We need to find a balance between price and service which is fair for everyone. How should we do this?



  • Process: Yarra Valley Water Citizens’ Jury (deliberative process)

  • MosaicLab’s role: Design and facilitation of stakeholder briefings and deliberative engagement process

  • Client: Yarra Valley Water (YVW)

  • Jury Selection and management: newDemocracy Foundation (nDF)

  • Timeframe: February 2017 – June 2017, 5 days of jury deliberations

  • Participants: 24,000+ wider engagement participants prior to deliberation, 35 jurors

  • Outputs: 10 recommendations


I think that its very progressive on the part of Yarra Valley Water to include their customers in such big decision making processes … it’s quite an important thing for the community to have a voice and it was a privilege to be able to do that.
— Natalie, Juror.

Yarra Valley Water Price Submission - Citizens' Jury - Deliberative engagement

I’ve learnt about how innovative and receptive Yarra Valley Water is in terms of these sort of ideas and working with the community – I’ve been really impressed by their attitudes to the process and corporate citizenship in general.
— Kristin - Juror



From April-July 2017, 35 randomly selected, everyday citizens came together to help Yarra Valley Water (YVW) shape future services and prices. The jury, which was independently selected and overseen by the nDF, was representative of Yarra Valley Water’s diverse customer base. 

The deliberations followed an extensive period of research and engagement which saw more than 24,000 customers engage in conversations with Yarra Valley Water. 

The jury deliberated for more than 40 hours over five days across three months to address the remit.  The group:

  • explored insights from customer research and engagement,

  • heard from experts chosen by stakeholders and the jury itself,

  • considered a range of in-depth information inputs and weighed competing viewpoints,

  • reached agreement on the balance between service quality and service price.

During the process, the group had to consider complex options and trade-offs, and challenge both their own assumptions and those of Yarra Valley Water. 

The jury’s recommendations were used in the development of the Yarra Valley Water Price Submission 2018-2023 which was submitted to the Essential Services Commission (ESC).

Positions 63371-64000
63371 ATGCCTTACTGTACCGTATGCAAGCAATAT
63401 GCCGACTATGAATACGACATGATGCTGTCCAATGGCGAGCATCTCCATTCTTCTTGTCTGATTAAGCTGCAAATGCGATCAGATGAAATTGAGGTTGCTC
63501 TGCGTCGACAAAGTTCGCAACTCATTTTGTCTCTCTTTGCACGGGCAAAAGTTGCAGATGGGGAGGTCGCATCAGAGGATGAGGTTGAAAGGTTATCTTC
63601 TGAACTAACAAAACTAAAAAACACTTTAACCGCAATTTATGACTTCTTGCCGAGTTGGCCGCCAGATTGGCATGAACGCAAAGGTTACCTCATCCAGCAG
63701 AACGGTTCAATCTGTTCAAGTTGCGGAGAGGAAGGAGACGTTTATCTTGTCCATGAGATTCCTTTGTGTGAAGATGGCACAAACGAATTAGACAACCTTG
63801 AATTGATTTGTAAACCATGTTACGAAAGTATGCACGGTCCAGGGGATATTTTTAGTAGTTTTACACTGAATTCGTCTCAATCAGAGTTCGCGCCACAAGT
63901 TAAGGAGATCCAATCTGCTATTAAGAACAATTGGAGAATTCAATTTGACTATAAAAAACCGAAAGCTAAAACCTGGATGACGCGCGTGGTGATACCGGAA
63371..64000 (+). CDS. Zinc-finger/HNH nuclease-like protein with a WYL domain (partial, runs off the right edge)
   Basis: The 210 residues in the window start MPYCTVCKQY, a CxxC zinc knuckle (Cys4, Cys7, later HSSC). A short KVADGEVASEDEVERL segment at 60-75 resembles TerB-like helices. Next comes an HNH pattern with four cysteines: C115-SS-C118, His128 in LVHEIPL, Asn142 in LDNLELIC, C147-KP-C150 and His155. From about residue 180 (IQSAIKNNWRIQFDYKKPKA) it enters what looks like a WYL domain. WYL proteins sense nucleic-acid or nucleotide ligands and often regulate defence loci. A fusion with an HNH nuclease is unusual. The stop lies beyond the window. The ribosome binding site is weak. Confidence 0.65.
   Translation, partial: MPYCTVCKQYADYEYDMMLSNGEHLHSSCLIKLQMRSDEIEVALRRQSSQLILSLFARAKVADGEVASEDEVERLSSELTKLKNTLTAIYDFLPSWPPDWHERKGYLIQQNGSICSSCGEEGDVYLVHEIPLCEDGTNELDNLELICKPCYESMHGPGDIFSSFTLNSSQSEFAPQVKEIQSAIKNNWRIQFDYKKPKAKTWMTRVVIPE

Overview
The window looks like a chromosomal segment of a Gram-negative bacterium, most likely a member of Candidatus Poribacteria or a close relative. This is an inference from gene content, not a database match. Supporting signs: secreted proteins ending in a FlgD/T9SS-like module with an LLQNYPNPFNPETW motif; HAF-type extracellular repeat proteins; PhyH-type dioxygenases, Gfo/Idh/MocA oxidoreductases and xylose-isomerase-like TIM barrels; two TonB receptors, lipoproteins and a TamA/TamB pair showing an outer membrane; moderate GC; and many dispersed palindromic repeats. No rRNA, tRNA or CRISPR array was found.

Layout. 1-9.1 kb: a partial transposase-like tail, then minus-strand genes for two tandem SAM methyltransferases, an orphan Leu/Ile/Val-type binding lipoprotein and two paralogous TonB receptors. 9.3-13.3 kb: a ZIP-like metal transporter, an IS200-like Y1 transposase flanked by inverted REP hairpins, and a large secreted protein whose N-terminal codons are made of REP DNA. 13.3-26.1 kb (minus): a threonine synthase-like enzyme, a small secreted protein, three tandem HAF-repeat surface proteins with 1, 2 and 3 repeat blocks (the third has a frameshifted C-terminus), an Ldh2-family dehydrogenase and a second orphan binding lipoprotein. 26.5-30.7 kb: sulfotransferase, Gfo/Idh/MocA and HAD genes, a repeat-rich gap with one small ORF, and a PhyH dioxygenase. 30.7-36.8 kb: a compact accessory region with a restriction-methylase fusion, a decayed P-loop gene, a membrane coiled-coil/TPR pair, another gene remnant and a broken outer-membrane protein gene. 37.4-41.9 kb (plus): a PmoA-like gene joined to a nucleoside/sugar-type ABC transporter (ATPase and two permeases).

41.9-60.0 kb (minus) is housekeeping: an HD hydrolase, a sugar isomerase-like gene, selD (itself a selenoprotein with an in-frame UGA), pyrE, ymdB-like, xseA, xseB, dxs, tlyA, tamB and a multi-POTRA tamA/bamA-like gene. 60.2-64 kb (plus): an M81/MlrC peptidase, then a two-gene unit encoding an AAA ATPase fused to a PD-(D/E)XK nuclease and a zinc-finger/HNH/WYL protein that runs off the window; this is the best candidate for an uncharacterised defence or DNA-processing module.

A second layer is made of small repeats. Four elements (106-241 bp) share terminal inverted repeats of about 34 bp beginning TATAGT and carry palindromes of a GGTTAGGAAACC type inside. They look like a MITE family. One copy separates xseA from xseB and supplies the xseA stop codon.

Case Study: Deliberative Engagement - Yarra Valley Water Citizens' Jury


Challenges faced in designing this process included:

  • achieving an ‘in depth’ engagement process that captured informed customer inputs while also being representative of a large and diverse customer base across a big region,

  • establishing community confidence in the transparency and independence of the process,

  • high stakes: outputs of the process impacted YVW’s core business and its entire customer base,

  • a complex problem that required consideration of a range of issues, questions and complex (and often technical) inputs,

  • getting a diverse jury – comprising people with conflicting views – to come to majority agreement.


There can be a common perception that people just don’t care that much. Ask them a question and show them that you’re really listening and they’ll put in the time to help you find an answer together.
— Iain Walker, Executive Director, newDemocracy Foundation



  • YVW remained flexible – adapting and responding to the group’s questions, feedback and needs.

  • Transparency was a priority: nDF oversaw the process, deliberations were documented in detail (including extensive videography) and YVW openly responded to any concerns raised.

  • Expectations were clear: Roles were defined (jury, YVW, MosaicLab, nDF).

  • Remit was carefully designed to focus jury on the overarching problem that needed to be solved and the dilemma(s) inherent in that problem.

  • Senior decision makers were present and supported the jury throughout the deliberations.

  • All partners strongly committed to a meaningful, professionally designed and facilitated process. 


You could see the shifts that had occurred … the jury had started off with a blank canvas but by the time you got to the end of the process you could see they were engaged, they were owning what they were doing and they were treating it very seriously.
— Pat McCafferty, Managing Director, Yarra Valley Water



Yarra Valley Water has committed to pursuing all 10 of the jury’s recommendations.  You can read the jury’s final report here.

Eight of these recommendations have been fully adopted, with some minor variations to the remaining two.  The recommendations have been used to both anchor the organisation’s price submission, and to guide and focus business efforts overall.

The ESC requires that customers are put at the centre of a water business’s decision making, and that price submissions are developed via a process that includes meaningful engagement with customers. The price submission was fast tracked in the ESC’s assessment process – meaning the ESC was able to quickly assess compliance with their guidance and the regulatory order. 


We had confidence to stand behind the proposals we were putting forward (to the ESC) because we knew what it was that the community was asking and expecting of us. We were truly putting the community at the centre of everything that we were doing.
— Sue O’Connor, Chair, Yarra Valley Water Board of Directors


VIDEO: Yarra Valley Water - Citizens' Jury vox pop wrap up.


Focusing on developing principles around fairness was a game changer, allowing the jury to assess its own recommendations.
— Keith Greaves, MosaicLab Facilitator

Citizens' Jury - Deliberative Engagement - Facilitators Australia


More information on this process can be found on the Yarra Valley Water Price Review page.  The newDemocracy Foundation has published a summary of the process here.

Photos courtesy Yarra Valley Water.



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